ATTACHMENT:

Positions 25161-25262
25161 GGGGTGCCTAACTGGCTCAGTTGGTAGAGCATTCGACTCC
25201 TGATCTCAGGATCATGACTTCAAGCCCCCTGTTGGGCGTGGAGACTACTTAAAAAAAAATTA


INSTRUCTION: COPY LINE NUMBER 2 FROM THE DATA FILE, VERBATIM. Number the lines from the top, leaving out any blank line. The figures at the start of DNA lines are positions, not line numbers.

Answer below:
25161 GGGGTGCCTAACTGGCTCAGTTGGTAGAGCATTCGACTCC